Power drill demo

This is from an email that I want to frame and put above the mantle:

I am the president of a power tool company. I read your book on Monday on a flight from Charlotte, NC to San Jose, CA. I had a customer meeting on Tuesday and had to completely change my pitch. Instead of our typical power point telling the customer how much better our tools are, I decided to be “concrete”. I disassembled our power drill and a competitor’s drill right in the middle of the meeting to show the customer how our product stacks up to competition. They loved it.”

Unexpectedness via Calvin and Hobbes

Matt from Olin College emailed us and said that the stuff in the book about unexpectedness — keeping people enthralled in your topic through mysteries and curiosity gaps — reminded him of an old Calvin and Hobbes cartoon. (Sorry, couldn’t find a link to the pic)

CALVIN: “I’m not going to do my math homework. Look at these unsolved problems. Here’s a number in mortal combat with another. One of them is going to get subtracted. But why? What will be left of him? If I answered these, it would kill the suspense. It would resolve the conflict and turn intriguing possibilities into boring old facts.”
HOBBES: “I never really thought about the literary possibilities of math.”
CALVIN: “I prefer to savor the mystery.”

Making a correlation into a story

If you have a burning interest in the correlation between health and education, you are a nobler, higher-minded person than me. But notice how Gina Kolata, in the NYT, grabs our attention:

It was 1999 and a Columbia University graduate student, Adriana Lleras-Muney, was casting about for a topic for her doctoral dissertation in economics. She found an idea in a paper published in 1969. Three economists noted the correlation between education and health and gave some advice: If you want to improve health, you will get more return by investing in education than by investing in medical care.

It had been an inflammatory statement, Dr. Lleras-Muney says. And for good reason. It could only be true if education in and of itself caused good health.

But there were at least two other possibilities.

Maybe sick children did not go to school, or dropped out early because they were ill. Or maybe education was a proxy for wealth, and it was wealth that led to health. It could be that richer parents who gave their children everything, including better nutrition, better medical care and a better education, had children who, by virtue of being wealthy, lived longer.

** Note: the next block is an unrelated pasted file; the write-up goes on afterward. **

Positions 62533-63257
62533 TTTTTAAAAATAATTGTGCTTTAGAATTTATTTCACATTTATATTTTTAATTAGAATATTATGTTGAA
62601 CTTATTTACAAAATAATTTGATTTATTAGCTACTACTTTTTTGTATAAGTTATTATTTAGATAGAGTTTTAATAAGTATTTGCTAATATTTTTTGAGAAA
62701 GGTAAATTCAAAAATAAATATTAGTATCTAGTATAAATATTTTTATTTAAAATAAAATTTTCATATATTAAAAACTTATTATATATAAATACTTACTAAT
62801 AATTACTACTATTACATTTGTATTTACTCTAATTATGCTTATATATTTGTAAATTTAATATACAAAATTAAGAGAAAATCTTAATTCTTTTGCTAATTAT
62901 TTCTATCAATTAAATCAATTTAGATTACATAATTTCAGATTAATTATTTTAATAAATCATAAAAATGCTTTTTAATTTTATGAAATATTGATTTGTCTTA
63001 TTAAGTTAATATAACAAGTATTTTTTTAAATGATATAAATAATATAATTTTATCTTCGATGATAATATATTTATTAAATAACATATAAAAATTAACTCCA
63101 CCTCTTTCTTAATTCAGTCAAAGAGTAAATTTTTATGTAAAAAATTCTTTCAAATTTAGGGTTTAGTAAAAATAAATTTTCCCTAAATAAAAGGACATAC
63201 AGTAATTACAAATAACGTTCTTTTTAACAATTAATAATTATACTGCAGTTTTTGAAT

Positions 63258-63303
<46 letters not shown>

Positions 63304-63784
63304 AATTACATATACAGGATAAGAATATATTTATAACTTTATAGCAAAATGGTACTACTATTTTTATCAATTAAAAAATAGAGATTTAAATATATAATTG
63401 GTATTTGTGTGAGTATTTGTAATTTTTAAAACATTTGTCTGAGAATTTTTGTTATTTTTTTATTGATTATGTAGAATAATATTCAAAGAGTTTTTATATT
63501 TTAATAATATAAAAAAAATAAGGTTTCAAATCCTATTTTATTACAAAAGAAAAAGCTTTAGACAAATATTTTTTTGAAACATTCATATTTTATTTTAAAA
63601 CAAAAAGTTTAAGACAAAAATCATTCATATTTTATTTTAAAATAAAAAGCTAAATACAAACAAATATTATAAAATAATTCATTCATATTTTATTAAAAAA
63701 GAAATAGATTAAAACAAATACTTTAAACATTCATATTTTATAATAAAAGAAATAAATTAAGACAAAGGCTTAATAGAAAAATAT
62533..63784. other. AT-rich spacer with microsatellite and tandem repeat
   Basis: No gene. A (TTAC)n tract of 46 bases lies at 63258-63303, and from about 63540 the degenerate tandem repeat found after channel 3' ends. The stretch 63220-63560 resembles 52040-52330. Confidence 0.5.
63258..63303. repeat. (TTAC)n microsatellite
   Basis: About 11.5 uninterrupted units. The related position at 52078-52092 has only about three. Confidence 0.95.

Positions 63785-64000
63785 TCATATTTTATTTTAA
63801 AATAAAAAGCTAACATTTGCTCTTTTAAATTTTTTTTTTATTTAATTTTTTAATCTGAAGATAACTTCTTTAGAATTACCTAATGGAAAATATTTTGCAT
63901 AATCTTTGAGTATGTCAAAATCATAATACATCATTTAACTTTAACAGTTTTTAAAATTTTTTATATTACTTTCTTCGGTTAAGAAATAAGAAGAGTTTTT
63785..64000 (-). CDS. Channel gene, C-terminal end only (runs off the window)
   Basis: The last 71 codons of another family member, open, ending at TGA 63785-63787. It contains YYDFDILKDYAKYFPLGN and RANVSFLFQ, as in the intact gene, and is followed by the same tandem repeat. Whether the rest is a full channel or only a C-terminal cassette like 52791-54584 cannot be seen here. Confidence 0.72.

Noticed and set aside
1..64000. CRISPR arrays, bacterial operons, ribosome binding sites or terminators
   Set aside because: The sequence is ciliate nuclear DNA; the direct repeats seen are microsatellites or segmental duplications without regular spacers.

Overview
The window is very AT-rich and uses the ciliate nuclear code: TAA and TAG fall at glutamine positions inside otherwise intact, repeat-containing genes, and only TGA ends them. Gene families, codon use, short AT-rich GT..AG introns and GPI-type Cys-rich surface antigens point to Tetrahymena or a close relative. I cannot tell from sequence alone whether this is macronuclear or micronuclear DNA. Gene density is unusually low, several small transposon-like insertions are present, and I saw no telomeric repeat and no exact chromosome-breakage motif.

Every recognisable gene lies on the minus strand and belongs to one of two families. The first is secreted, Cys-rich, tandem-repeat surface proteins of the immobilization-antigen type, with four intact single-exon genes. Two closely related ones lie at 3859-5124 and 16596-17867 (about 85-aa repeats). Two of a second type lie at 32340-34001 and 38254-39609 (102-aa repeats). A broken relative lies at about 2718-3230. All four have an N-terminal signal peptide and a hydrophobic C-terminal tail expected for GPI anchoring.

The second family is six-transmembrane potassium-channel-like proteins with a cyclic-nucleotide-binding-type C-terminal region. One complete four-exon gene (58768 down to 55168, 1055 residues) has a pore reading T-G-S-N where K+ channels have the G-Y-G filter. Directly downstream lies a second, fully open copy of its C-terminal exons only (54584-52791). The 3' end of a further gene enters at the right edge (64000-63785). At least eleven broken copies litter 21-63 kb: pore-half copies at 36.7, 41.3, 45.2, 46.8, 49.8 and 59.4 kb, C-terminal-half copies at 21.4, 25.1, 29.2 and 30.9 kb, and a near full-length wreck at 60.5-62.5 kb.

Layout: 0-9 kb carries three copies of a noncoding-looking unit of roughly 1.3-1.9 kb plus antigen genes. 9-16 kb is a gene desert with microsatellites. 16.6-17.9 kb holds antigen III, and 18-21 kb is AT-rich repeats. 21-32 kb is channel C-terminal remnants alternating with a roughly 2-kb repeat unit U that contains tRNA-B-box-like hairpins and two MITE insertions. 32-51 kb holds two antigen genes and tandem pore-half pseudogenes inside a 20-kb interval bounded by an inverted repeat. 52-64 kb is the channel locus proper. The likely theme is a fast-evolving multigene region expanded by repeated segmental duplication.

How, she asked herself, could she sort out causes and effects? It was the chicken-and-egg problem that plagues such research.

The answer came one day when Dr. Lleras-Muney was reading another economics paper. It indicated that about 100 years ago, different states started passing laws forcing children to go to school for longer periods. She knew what to do.

â??The idea was, when a state changed compulsory schooling from, say, six years to seven years, would the people who were forced to go to school for six years live as long as the people the next year who had to go for seven years,â? Dr. Lleras-Muney asked.

All she would have to do was to go back and find the laws in the different states and then use data from the census to find out how long people lived before and after the law in each state was changed.

â??I was very excited for about three seconds,â? she says. Then she realized how onerous it could be to comb through the state archives.

Notice what Kolata is doing here: First, she “primes the pump” — she gives us a tidbit of information about the potential link between education and health care. Then, she sets up the key mystery: How can you tease out the effects of education (on health) from other variables? Then, she gives us the revelation (unfurled slowly, so that we have a moment of snap-insight like the researcher) that THE RIGHT DATA EXISTS! And finally, before we get too comfortable, she tells us that the research task is going to be onerous…

This is good writing, but not just good writing. It is a great example of how to structure and sequence ideas to build interest. There is a little dash of Grisham in this piece. Kolata is building a “knowledge gap,” a term coined by the behavioral economist George Loewenstein. Loewenstein said that when people point out gaps in our knowledge, it actually causes us discomfort, like an itch that we want to scratch. (See the “Unexpected” chapter of the book.) Kolata is luring us along by telling us just enough to make us want the answer to something, then giving us the answer (almost), then setting up another mystery, etc.

If Kolata can do this for health care correlations, you should be pretty confident about your ability to do it with your own ideas.